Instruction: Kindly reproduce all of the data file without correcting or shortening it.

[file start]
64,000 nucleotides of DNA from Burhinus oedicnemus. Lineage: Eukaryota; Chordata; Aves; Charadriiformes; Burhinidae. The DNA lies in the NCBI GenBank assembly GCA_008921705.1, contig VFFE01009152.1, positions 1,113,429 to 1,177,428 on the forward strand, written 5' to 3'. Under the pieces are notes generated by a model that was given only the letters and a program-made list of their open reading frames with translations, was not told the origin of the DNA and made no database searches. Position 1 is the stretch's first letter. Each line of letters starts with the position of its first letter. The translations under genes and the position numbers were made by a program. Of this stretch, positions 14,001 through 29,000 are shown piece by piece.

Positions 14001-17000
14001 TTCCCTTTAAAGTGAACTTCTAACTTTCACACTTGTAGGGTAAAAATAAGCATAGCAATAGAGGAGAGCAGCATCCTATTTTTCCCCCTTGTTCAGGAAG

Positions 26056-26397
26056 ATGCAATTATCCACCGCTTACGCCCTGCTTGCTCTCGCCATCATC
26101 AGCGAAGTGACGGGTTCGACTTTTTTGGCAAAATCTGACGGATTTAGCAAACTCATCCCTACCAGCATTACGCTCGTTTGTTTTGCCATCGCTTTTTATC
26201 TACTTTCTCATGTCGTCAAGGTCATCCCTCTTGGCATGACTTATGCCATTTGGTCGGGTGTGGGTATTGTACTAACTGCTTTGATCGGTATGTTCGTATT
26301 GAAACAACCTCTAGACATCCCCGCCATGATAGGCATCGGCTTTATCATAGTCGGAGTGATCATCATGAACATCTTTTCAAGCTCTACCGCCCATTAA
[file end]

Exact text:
64,000 nucleotides of DNA from Burhinus oedicnemus. Lineage: Eukaryota; Chordata; Aves; Charadriiformes; Burhinidae. The DNA lies in the NCBI GenBank assembly GCA_008921705.1, contig VFFE01009152.1, positions 1,113,429 to 1,177,428 on the forward strand, written 5' to 3'. Under the pieces are notes generated by a model that was given only the letters and a program-made list of their open reading frames with translations, was not told the origin of the DNA and made no database searches. Position 1 is the stretch's first letter. Each line of letters starts with the position of its first letter. The translations under genes and the position numbers were made by a program. Of this stretch, positions 14,001 through 29,000 are shown piece by piece.

Positions 14001-17000
14001 TTCCCTTTAAAGTGAACTTCTAACTTTCACACTTGTAGGGTAAAAATAAGCATAGCAATAGAGGAGAGCAGCATCCTATTTTTCCCCCTTGTTCAGGAAG

Positions 26056-26397
26056 ATGCAATTATCCACCGCTTACGCCCTGCTTGCTCTCGCCATCATC
26101 AGCGAAGTGACGGGTTCGACTTTTTTGGCAAAATCTGACGGATTTAGCAAACTCATCCCTACCAGCATTACGCTCGTTTGTTTTGCCATCGCTTTTTATC
26201 TACTTTCTCATGTCGTCAAGGTCATCCCTCTTGGCATGACTTATGCCATTTGGTCGGGTGTGGGTATTGTACTAACTGCTTTGATCGGTATGTTCGTATT
26301 GAAACAACCTCTAGACATCCCCGCCATGATAGGCATCGGCTTTATCATAGTCGGAGTGATCATCATGAACATCTTTTCAAGCTCTACCGCCCATTAA